Like all businesses, the speaking and events world is subject to change. This is a topic many speakers and event organizers are thinking about now, thanks to the Coronavirus, but it is something the industry needs to start preparing for in spite of these difficult times. Speakers and event planners make their living off of live events and conferences and like any business, they can have disruptions. Having multiple ways to deliver your services and a contingency plan in place is key for business continuity. Here are a few things to help you prepare for the future.
Staying Connected to Your Audience
Event planners and speakers need to stop thinking of events as a single moment. The speaker and the event should have records of who is attending and integrate those relationships into their CRM and social media profiles. Speakers should have their social handles integrated on their slides to help people quote and promote them during the live event, and also connect and join their community. The stronger the relationship is with your attendees and the more connected you are, the less it will be a one-time event and the more people will be willing to deal with postponements and virtual options in the case of disruption. Using social media you can also integrate more touchpoints through the year leading up to your event and deliver post-event value to attendees.
Let’s Get Virtual
Things like coronavirus have had an accelerating but not new impact on society. Many companies instantly adopted remote work in response, but the market was already going there. With more people getting used to engaging through technology, live streaming, and virtual interactions, this opens the door for conferences to have fully virtual events that some major conferences were already adopting and experimenting with, and micro-virtual events that can build an audience for the yearly main event. Jay Baer wrote a great article on how to ensure a successful virtual event titled, 7 Virtual Event Success Factors. This is a great time to look into virtual events and the solutions and technology behind them. This technology can also increase revenue to in-person events by expanding the event for people who can’t physically make it. Conferences and events that are already integrating this strategy are having an advantage over in-person only events when natural disasters or other disruptions happen.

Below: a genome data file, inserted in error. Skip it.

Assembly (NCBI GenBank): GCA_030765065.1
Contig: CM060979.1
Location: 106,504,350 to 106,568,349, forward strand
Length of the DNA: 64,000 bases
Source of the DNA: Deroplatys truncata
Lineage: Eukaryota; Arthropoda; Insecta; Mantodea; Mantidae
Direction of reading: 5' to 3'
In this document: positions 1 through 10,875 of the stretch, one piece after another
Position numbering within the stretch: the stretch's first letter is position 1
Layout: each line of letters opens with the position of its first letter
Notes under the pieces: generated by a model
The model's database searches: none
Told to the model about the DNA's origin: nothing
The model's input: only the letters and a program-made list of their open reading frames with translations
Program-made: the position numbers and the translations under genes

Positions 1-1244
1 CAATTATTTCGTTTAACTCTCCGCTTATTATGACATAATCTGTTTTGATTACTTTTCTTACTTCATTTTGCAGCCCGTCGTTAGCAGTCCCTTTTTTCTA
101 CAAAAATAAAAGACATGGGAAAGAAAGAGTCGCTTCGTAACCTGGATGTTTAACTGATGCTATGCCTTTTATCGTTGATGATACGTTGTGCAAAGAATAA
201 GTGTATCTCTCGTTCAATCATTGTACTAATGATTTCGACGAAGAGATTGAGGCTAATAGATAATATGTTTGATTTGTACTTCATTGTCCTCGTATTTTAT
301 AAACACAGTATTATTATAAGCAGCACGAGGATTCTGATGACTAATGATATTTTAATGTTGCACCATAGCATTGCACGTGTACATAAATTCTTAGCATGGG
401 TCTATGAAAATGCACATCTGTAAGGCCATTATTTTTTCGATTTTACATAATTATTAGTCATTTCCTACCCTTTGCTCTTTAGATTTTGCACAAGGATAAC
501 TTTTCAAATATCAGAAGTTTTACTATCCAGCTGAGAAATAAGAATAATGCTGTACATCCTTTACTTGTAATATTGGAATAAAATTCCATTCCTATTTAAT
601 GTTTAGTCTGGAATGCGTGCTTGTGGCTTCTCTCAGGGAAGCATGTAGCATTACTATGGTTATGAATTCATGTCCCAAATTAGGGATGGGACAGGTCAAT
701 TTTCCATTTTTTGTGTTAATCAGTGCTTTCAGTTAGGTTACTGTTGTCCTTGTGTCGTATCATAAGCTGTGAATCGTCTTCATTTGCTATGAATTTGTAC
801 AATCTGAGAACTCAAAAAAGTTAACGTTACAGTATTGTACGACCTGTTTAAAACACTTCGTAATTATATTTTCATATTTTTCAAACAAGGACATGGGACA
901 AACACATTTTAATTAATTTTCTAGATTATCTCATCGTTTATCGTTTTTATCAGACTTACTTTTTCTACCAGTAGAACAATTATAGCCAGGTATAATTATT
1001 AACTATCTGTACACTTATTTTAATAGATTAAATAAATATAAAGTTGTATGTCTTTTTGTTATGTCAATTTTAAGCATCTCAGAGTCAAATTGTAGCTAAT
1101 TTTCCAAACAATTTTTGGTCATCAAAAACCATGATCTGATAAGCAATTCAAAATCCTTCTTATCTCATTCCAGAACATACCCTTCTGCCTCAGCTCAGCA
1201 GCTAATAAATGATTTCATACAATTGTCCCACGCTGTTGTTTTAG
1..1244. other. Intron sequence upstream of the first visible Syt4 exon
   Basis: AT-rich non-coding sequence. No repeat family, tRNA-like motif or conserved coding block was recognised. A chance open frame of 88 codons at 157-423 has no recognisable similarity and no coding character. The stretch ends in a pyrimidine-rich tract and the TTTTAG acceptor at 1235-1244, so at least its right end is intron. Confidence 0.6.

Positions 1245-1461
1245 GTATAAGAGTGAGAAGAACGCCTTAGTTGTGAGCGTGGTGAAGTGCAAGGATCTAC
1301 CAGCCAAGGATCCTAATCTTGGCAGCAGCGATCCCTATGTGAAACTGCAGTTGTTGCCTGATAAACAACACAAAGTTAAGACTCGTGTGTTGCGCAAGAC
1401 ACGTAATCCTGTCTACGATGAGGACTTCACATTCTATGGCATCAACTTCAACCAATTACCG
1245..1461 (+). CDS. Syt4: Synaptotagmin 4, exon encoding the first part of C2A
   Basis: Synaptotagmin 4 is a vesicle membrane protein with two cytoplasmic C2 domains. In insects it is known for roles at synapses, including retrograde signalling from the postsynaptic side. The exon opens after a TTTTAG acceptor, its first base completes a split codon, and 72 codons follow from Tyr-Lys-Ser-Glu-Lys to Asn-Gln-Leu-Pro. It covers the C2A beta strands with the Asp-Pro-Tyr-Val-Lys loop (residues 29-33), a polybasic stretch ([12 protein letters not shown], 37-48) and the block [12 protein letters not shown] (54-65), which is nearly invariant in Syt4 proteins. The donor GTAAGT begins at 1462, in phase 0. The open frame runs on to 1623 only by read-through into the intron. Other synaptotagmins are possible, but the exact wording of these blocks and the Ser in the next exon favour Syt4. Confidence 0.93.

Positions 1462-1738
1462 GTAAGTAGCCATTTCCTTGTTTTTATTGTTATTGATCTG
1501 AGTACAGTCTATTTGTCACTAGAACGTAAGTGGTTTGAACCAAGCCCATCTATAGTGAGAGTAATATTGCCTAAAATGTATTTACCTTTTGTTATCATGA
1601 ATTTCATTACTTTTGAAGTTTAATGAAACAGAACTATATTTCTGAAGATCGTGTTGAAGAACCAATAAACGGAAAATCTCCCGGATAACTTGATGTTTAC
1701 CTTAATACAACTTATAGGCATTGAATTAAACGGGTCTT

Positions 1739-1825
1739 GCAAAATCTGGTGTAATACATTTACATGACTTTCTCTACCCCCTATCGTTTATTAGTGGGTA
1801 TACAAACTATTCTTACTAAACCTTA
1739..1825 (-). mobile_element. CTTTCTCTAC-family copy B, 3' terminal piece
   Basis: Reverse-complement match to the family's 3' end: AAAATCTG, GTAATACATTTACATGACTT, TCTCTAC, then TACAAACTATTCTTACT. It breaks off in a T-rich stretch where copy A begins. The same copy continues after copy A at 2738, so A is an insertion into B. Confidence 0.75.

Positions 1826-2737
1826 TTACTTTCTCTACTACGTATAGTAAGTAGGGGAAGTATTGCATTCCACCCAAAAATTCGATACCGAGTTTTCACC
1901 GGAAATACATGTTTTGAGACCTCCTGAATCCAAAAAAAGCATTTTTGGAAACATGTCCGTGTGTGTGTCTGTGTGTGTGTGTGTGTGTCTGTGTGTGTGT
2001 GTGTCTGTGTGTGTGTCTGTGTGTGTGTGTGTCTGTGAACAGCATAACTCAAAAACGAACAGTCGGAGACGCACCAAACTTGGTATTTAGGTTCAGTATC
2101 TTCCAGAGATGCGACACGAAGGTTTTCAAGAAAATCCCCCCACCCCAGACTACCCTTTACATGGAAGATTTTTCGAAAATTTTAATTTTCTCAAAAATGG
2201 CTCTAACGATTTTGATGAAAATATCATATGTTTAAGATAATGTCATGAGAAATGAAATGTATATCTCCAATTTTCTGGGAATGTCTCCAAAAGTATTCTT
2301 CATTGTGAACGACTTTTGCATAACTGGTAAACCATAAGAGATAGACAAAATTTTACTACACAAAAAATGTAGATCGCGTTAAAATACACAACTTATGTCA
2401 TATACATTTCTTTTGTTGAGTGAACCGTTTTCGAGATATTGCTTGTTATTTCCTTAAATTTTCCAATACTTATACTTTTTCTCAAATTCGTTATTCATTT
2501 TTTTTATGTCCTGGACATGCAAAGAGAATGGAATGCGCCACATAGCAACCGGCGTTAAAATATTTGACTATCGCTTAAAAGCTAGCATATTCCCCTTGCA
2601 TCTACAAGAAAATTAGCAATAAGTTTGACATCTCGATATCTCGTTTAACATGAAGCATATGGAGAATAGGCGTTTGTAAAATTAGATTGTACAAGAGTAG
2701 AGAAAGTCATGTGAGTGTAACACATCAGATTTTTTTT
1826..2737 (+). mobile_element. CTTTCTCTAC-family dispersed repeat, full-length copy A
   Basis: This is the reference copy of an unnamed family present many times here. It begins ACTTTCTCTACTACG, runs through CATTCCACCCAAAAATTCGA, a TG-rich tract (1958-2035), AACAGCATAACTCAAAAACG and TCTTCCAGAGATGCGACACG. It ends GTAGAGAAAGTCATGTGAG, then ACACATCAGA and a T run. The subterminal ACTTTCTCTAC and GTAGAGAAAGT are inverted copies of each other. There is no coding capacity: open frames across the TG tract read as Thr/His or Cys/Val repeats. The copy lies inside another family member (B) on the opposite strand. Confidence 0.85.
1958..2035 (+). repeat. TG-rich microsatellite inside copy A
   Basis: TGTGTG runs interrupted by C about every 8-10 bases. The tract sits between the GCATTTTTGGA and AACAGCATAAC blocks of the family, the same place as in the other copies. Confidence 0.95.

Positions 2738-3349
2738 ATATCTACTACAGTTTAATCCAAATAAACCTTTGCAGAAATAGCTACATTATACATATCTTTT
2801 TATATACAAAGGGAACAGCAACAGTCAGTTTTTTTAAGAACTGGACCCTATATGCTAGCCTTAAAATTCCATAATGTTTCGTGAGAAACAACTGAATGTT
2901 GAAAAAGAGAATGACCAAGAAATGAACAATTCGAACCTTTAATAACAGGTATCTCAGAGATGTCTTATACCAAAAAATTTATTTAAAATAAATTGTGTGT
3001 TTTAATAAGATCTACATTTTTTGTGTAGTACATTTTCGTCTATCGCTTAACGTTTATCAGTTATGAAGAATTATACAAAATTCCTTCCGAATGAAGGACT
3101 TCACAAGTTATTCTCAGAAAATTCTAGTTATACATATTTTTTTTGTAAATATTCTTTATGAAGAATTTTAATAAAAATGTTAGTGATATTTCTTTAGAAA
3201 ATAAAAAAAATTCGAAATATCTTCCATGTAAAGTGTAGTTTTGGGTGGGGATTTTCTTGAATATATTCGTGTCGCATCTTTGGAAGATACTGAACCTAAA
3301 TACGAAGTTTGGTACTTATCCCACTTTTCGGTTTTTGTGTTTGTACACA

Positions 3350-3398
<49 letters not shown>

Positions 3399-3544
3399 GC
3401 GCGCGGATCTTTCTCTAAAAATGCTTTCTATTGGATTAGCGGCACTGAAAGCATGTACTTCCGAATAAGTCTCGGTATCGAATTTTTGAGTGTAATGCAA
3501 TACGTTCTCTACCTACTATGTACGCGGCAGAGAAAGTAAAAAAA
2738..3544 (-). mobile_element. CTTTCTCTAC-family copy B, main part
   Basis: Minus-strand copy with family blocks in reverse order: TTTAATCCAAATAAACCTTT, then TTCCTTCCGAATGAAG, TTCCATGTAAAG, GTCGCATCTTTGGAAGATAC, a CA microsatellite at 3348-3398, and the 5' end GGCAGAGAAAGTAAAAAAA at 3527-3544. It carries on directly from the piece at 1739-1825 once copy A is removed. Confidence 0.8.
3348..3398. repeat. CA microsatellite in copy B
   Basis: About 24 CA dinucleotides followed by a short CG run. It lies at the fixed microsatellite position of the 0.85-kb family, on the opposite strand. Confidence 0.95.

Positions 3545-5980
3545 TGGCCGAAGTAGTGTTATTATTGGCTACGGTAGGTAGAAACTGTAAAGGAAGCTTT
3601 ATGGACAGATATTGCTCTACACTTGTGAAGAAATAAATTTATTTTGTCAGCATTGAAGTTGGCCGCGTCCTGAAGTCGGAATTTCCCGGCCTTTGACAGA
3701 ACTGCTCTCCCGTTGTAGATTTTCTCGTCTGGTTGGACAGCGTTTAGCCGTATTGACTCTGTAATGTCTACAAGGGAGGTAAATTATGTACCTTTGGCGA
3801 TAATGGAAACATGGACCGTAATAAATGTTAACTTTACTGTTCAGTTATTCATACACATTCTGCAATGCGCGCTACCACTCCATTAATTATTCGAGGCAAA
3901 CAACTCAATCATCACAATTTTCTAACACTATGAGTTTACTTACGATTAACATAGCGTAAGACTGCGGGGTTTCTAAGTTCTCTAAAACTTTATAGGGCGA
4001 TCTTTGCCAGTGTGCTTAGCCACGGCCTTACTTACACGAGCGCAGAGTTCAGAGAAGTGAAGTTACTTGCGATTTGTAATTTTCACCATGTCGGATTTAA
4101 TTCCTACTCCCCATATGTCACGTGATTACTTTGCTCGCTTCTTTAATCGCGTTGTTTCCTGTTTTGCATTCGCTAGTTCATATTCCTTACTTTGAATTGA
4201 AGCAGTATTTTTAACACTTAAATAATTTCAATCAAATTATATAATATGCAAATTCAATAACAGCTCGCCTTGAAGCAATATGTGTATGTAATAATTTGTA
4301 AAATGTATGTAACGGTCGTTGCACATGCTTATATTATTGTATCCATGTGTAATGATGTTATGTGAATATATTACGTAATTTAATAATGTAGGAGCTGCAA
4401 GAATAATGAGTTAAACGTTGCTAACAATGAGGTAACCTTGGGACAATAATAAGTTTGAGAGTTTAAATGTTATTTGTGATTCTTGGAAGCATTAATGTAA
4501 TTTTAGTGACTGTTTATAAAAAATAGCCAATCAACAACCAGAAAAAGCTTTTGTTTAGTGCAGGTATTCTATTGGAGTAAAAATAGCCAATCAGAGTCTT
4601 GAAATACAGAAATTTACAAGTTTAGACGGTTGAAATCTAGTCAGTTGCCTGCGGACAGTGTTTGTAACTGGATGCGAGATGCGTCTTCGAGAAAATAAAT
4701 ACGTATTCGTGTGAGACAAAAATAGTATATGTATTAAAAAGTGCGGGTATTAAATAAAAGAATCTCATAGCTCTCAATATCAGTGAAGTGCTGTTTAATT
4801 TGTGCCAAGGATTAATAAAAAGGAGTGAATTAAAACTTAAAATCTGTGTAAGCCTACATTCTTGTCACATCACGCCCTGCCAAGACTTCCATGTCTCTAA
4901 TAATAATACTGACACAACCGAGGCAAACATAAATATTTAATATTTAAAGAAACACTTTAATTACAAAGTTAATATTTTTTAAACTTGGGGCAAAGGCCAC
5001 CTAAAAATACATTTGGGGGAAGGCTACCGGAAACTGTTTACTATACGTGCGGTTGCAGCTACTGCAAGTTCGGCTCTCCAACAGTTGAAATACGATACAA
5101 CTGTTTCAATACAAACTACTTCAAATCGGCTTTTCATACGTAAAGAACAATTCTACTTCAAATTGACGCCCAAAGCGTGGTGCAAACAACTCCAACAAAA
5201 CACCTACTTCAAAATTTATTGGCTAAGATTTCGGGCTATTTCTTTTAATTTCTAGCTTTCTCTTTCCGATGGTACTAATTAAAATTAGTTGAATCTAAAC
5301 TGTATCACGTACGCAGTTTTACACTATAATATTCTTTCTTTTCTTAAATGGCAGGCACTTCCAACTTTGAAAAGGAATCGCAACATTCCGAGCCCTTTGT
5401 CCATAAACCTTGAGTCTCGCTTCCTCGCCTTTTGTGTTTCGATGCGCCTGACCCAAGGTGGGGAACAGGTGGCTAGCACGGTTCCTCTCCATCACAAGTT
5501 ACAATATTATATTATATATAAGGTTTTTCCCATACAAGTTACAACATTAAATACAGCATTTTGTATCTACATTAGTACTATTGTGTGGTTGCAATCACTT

Technology enables new opportunities. The great news about running virtual events is you don’t have to create them from scratch. There are complete solutions like Virtual Summits Software that have integrated turn-key solutions to create an entire summit with an easy to use solution. If you want to create a hybrid event (in-person and virtual) you can integrate live streaming. This will also get in-person attendees to get used to consuming parts of the event virtually. Mikayla Milburn wrote a great post on integrating live streaming options here. One thing is sure, technology is enabling speakers and attendees to take part in events regardless of their location.
The future beyond video. The next technology to keep an eye on is augmented reality and virtual reality. This will blend both worlds of real-time live content and exclusive remote live content. There are even companies like ARHT Media who are using holographic technology to create new types of virtual enhanced events. Flexibility and scalability are key to the future of events and speaking and this technology will enable both. Like all businesses, event professionals and speakers should be keeping an eye on and integrating these things into their business models. We don’t have to wait for some major disruption to develop our businesses and prepare for the future. New technologies can provide limitless possibilities that remove time and location as restrictions.
Making Your Event Timeless
Evergreen events deliver value all year-round. Speakers and events alike have made their money off the exclusive nature of having to be at the live event. With so many options for content and live experiences, capturing attention and extending the value of the content shared at live events means videos for speakers and events are becoming a powerful evergreen asset. Tools like On24 take it beyond the event to enable you to create personalized rich media experiences that engage users individually at scale.
It is time to start thinking beyond the event to create a persistent experience for attendees that diversifies the content and engagement year-round. We saw this happening in the music industry where people were giving away the music for free because they were able to build more value in merchandise, concerts, and community aside from the singular event. This is just a different way of thinking. In the same way Kodak thought they were in the film industry instead of the memory capturing industry, event professionals need to think of themselves in the experiential content industry and not limit their thinking to live events only.
We Are All In The Business Of Change
The best way to insulate ourselves and our businesses from change is to prepare for it. Recent events have event professionals and speakers expanding their thinking about events and this is a good thing. It’s time to start thinking bigger about the future of events. Just starting to talk about disruption and converting that conversation into practical steps for our businesses can help us solve current issues, prepare for the future, and have a stronger business model. Whether your event is in-person, virtual, or a hybrid of both, Gravity Speakers has an incredible list of speakers that can make your event a success. Look through our roster of exclusive speakers and book them today!